How sport helps cancer patients
Exercise helps cancer patients to significantly reduce the side effects of therapies. The German Cancer Society (DKG) reports on its internet portal about other positive effects of physical activity. Sport should also strengthen the performance and self-confidence of cancer patients and have a direct influence on the development of cancer and the course of the disease.
Sport can prevent cancer As the DKG informs, sport helps to prevent cancer. Accordingly, physical activity reduces the risk of developing a malignant tumor by 20 to 30 percent. The risk of relapse is also lower for cancer patients who regularly exercised before their illness. Those affected who have previously been unsporting can also benefit from physical activity, reports the company. On the one hand, the risk of relapse after a tumor is reduced, on the other hand, the chances of recovery also improve. The effect of sport can therefore have the same positive effects as that of chemotherapy or anti-hormone therapy. This has been proven by studies, especially for colon, prostate and breast cancer. The benefits of exercise have also been demonstrated for leukemia and other cancers.
Increasing the chances of cancer from healing with sport and cancer therapy "The biological mechanisms that explain why sport has a direct impact on cancer are still largely unknown," writes the DKG. This is mainly due to the fact that the growth processes of tumors are very complex. However, since sport affects the entire organism, it would obviously also influence the factors that are associated with the development of cancer. The tumor-specific effects of physical activity could be “the influence on sex hormones, antioxidant effects or an improvement in DNA repair mechanisms, as well as the reduction of insulin and the body's own messenger substances,” reports the company. Since sport stimulates the metabolism, the length of time that carcinogenic substances stay in the gastrointestinal tract is shortened. With breast cancer, which is dependent on hormones, physical activity leads to a reduction in the level of estrogen to a similar extent as medicinal anti-hormone therapy.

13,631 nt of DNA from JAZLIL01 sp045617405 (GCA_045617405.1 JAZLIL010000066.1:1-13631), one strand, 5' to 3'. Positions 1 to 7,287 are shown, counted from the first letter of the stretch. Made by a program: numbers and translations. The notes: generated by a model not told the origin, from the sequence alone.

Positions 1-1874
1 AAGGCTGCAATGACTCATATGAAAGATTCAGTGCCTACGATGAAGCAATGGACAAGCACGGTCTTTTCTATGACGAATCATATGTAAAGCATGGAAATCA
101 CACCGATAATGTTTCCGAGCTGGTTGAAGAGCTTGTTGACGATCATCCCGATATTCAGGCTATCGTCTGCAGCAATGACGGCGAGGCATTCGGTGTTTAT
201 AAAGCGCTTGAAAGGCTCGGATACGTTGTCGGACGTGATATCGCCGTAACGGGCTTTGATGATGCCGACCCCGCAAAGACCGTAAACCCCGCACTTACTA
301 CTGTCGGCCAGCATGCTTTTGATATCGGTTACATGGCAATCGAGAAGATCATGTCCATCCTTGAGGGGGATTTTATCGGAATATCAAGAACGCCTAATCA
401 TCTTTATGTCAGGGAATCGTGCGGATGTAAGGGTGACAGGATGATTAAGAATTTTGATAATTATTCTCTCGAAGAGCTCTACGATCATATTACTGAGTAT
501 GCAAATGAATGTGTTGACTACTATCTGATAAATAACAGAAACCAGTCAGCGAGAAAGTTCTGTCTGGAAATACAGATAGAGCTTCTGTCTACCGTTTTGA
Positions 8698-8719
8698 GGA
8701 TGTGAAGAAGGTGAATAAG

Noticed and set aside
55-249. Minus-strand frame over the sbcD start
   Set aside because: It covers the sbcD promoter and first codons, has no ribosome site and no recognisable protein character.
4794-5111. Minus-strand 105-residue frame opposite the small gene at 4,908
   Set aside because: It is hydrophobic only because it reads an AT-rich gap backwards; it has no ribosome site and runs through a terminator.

Dr. However, Freerk Baumann from the German Sport University Cologne expressly points out in an interview with the DKG that sport is not an alternative to medicinal cancer therapy. Rather, it makes sense to do sports in addition to other measures such as chemotherapy. Those affected should not overwhelm themselves physically, as this could even have negative effects on the disease. (ag)
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